I've been mulling this experience over in my mind for the past couple of weeks to see if my initial reaction is overly sensitive or if it is justified. After considerable thought, I think it is justified. Here's the story.
A few weeks ago our second-youngest, sixth grade son Anthony asked if I would be a parent chaperone for their annual trip to the state capitol. Because I love history and generally enjoy the age group, I agreed to accompany the hordes of sixth graders descending upon our fair capital city.
On the way I overheard a conversation between three students and two of their teachers. Our son Tony was within earshod of the conversation, so I also heard his voice as well.
Student: "Yeah, whenever I do something dumb my parents tease me that I was adopted."
Other students: Snickering response
Student: "They say I was born to the Googlemeisters next door and dropped off when I was a baby."
Teacher: "The Googlemeisters?" [laughing]
Student: "It's just a made up name."
Teacher: "Couldn't they have come up with something better than that?!"
Student: "Guess not. It's the dumbest name they could think of."
Anthony: "Well I know that I'm adopted."
Student: [No response ... as in ignoring, not as in shamed]
Teacher: [No response ... ditto]
I was far enough away to hear the conversation, but not close enough to help frame the adoption issue, so I chose to let it go, although internally I was uncomfortable with the level of misunderstanding concerning adoption and the negative connotations of the conversation. Of course I was not nearly as disappointed with the students, who are, after all, naive and in sixth grade. I was considerably disappointed, however, in the teacher who did nothing to frame adoption in a positive fashion and who didn't even acknowledge Tony's commentary about his own life.
I was hoping that was the last interchange for the day about adoption I would need to overhear, but it was not. On the third leg of our day we visited historic Fort Snelling, established in the early 1820s (the first United States Fort west of the Mississippi after the purchase of the Northwest Territory). As we were walking along by some historic, unrestored buildings from the CCC (Civilian Conservation Corps) days of the 1930s, replete with broken windows, rotting timbers and barred doorways, I happened to over hear the following snippet of conversation:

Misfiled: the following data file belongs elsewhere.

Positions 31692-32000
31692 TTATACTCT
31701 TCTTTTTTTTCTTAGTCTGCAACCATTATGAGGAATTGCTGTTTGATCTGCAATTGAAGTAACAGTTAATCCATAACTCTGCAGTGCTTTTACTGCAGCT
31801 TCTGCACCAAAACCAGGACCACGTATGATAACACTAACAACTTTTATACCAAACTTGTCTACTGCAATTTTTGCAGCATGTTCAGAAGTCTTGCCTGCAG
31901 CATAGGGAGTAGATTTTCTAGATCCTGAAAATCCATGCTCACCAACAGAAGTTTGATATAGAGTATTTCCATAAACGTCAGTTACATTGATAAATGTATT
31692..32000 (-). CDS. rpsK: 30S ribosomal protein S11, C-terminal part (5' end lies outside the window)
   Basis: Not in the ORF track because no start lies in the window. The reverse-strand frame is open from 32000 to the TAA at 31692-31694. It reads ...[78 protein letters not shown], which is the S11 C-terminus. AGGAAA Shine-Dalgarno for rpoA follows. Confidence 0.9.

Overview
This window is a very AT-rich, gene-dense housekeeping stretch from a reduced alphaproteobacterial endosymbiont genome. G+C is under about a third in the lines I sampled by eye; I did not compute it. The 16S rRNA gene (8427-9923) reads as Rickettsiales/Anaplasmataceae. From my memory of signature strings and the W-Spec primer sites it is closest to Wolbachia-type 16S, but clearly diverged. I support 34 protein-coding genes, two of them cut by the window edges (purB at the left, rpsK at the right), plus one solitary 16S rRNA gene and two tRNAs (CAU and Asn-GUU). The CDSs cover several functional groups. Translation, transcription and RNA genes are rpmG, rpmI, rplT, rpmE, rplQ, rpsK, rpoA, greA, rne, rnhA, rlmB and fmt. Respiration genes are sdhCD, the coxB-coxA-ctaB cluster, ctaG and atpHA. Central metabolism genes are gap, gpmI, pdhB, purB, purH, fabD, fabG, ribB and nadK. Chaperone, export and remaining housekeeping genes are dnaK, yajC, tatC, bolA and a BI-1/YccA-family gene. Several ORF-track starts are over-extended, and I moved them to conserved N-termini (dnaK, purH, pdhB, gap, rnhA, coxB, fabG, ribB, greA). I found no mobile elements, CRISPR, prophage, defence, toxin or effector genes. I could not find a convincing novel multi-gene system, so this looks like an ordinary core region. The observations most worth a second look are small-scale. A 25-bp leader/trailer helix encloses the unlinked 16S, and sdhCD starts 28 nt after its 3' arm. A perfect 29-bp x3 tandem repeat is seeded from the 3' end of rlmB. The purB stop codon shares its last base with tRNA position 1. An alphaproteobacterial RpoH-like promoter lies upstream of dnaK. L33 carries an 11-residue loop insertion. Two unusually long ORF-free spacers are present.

Student 1: "So, is that the orphanage where you lived after you were born" [in a sniggering tone].
Student 2: "[Laughing] Yep. Even the Googlemeister's would have been better than that."
Since I did not know the students well enough to confront them, and I was not a part of their conversation, once again I chose to say nothing. But I was once again reminded that in our culture there is a great deal of misunderstanding about adoption and those who have been affected by it.
Assumptions are rife that all adopted children have come from poverty-stricken origins, or that they were unwanted to begin with, or that somehow that only "dumb" or misbehaving children are dumped into the adoption world. It saddens me to think that so little progress has been made in our world that adoption would still be viewed as a joke.
The truth of the matter is, of course, that adoption is difficult. It is challenging for both the children involved and the parents. And yes, there are children who have been adopted who are difficult, or who have experienced poverty early in life, or who are neglected or abused by their birth families.
But ... does our culture really believe that adoption is an inferior way of family life? Are there not enough positive adoption stories out there to encourage people to see the joys and blessings of adoption, for both children and their parents?
I look to the day when adoption is no longer a joke, but seen as an exceptional opportunity for everyone to benefit. And by everyone I mean more than the traditional adoption "triad" (birth parent(s), adoptive parent(s) and child/ren). I look forward to the day when sixth grade boys don't see the need to talk about adoption in dismissive or derisive terms because it is seen as so natural and normal that it doesn't provoke such commentary. I look forward to the day when sixth grade teachers can present a positive case for adoption, and remind his/her students that the value of an individual doesn't rest upon their beginnings in life.